Though there are many different types of personal loans from payday loans to debt-consolidation loans, one product available at most banks is a secured loan. When you take out a secured loan, your lender ensures repayment by attaching your property as collateral. For example, if you borrow money against your car and fail to repay the amount you owe, the bank can seize your car to pay off the debt.
Open a personal line of credit with your bank
Similar to taking out a loan from your bank, you can establish a personal line of credit with your bank or credit union in order to borrow money. Instead of taking the entire sum of money out at once, a personal line of credit allows you to charge expenses to your bank like you would with any credit card. You borrow a specific amount of money which is similar to a maximum credit line with credit cards, but you only use what you need and pay the interest on those charges. With this option, you do not have to use the whole line of credit, but you have the option of borrowing up to the total amount should unexpected expenses arise.
Borrow money from your 401(k)
Another cheap way to borrow money is to take it from funds that already have your name on them: your 401(k). Rather than withdrawing the money from your retirement account, you take it out as a loan and avoid the taxes and penalties associated with a premature withdrawal. Though 401(k) loans still come with interest rates, any interest you pay on your loan goes back into your retirement account, meaning you don’t lose any interest payments to credit card companies or banks in the process. 401(k) loans are also not reported to credit bureaus. As such, even if you miss a payment or are late one month, you won’t see a negative impact on your credit score.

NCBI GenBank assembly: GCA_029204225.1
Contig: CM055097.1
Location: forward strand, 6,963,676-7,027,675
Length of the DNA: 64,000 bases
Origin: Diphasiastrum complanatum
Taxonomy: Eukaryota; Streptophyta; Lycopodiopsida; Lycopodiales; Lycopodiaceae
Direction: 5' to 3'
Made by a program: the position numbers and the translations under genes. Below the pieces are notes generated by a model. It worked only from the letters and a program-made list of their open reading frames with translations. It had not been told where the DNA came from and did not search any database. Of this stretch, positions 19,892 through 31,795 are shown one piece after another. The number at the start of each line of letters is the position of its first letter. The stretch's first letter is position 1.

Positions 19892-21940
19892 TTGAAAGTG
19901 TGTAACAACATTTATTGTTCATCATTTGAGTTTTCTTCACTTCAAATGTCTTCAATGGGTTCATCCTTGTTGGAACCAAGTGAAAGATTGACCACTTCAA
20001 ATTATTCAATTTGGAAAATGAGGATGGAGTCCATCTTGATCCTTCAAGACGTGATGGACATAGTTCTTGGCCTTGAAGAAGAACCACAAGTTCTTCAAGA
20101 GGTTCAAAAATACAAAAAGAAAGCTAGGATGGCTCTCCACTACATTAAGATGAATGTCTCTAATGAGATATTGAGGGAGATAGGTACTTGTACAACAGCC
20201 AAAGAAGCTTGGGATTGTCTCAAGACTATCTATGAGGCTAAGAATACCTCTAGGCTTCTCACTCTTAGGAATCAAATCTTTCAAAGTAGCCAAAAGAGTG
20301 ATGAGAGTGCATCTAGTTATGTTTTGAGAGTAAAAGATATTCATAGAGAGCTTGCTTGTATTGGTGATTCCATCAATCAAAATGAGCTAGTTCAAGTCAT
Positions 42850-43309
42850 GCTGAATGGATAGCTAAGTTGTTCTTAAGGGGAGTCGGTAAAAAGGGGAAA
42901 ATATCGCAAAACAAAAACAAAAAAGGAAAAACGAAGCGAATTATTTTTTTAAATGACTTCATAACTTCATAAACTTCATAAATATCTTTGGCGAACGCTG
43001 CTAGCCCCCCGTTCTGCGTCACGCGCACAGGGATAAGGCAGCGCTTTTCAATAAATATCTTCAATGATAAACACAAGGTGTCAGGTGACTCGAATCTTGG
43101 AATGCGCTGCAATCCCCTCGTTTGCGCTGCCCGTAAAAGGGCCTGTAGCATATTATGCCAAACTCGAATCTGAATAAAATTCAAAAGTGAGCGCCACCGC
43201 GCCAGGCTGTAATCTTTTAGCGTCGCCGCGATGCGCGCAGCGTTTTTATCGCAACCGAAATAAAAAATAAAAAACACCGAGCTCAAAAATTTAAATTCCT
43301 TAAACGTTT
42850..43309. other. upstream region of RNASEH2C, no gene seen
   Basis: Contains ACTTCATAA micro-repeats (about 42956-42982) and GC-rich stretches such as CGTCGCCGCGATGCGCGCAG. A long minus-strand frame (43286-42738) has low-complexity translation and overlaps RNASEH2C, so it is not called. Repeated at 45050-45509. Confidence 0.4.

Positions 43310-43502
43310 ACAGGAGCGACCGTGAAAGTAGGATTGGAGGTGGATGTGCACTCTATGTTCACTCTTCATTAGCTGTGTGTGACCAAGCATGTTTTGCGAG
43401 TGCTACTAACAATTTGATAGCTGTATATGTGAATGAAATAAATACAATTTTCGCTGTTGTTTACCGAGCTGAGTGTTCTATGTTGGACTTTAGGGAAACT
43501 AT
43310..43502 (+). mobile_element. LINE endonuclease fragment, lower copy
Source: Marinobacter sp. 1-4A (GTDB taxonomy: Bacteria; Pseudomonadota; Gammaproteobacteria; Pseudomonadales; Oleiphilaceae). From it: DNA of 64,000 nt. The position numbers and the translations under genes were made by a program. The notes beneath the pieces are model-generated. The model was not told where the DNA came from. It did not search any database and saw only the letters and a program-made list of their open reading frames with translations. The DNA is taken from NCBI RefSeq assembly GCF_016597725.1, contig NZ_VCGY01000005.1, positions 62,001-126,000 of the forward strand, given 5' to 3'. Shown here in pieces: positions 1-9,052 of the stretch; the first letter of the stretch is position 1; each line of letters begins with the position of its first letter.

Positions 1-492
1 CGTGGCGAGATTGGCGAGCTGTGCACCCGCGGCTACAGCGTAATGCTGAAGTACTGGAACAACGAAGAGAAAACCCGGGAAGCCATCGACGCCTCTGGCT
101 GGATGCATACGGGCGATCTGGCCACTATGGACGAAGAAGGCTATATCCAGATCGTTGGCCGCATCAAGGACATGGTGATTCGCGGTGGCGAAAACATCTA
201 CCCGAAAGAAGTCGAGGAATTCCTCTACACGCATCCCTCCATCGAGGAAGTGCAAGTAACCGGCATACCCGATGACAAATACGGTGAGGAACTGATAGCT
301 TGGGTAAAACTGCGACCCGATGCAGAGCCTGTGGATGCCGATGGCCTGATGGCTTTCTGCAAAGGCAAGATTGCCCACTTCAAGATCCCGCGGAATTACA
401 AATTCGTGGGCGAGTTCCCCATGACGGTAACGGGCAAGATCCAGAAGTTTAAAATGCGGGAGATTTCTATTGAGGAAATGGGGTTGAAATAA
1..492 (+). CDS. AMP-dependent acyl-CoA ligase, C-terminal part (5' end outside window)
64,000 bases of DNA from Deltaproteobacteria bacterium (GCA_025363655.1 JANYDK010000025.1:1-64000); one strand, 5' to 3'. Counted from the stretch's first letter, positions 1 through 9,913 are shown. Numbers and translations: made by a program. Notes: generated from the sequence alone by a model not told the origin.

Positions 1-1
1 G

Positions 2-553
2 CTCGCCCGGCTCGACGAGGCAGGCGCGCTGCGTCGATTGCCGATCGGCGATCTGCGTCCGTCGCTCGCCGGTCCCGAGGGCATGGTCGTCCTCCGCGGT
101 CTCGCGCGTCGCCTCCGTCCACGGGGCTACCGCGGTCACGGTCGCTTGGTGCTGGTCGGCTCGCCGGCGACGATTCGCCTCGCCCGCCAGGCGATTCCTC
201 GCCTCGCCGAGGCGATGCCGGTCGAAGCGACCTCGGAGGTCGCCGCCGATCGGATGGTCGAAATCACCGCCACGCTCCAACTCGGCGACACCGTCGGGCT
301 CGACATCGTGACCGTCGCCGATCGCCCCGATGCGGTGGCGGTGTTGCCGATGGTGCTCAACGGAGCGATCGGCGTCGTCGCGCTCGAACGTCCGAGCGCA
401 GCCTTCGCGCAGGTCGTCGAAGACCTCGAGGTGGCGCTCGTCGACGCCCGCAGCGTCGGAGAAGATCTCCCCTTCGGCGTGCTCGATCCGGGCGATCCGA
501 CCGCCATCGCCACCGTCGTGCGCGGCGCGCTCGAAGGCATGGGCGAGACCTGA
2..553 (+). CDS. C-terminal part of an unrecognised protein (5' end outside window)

Refinance your home and withdraw equity
Finally, if you own a home and have been paying off your mortgage for at least a few years, you may be able to refinance your property and use the equity to pay off debt. Also referred to as a cash-out refinance, refinancing your home to pay off debts allows you to substitute a high interest rate debt with a lower interest rate mortgage.
For example, if you have a $10,000 debt with 25% APR that you need to repay immediately, and you have already gained $20,000 equity in your home with a mortgage interest rate of 6.5%, you can withdraw the equity needed to repay the debt and be left with only $10,000 equity in your home instead. Though this leaves you with more of your mortgage still left to pay off, many conventional mortgage loans operate on repayment periods of twenty to thirty years, meaning you have more time to make up for the emergency withdrawal you made from your home’s equity. In the end, you are left with no debt at the 25% rate, and have only increased your mortgage by a fraction of its total at the 6.5% rate.
No matter why you need money, it’s always a good idea to know where to turn when you need it as soon as possible. Though more ways to borrow money exist, these five highlight some of the most common and quickest methods of obtaining cash or credit, all while saving you money and fees along the way.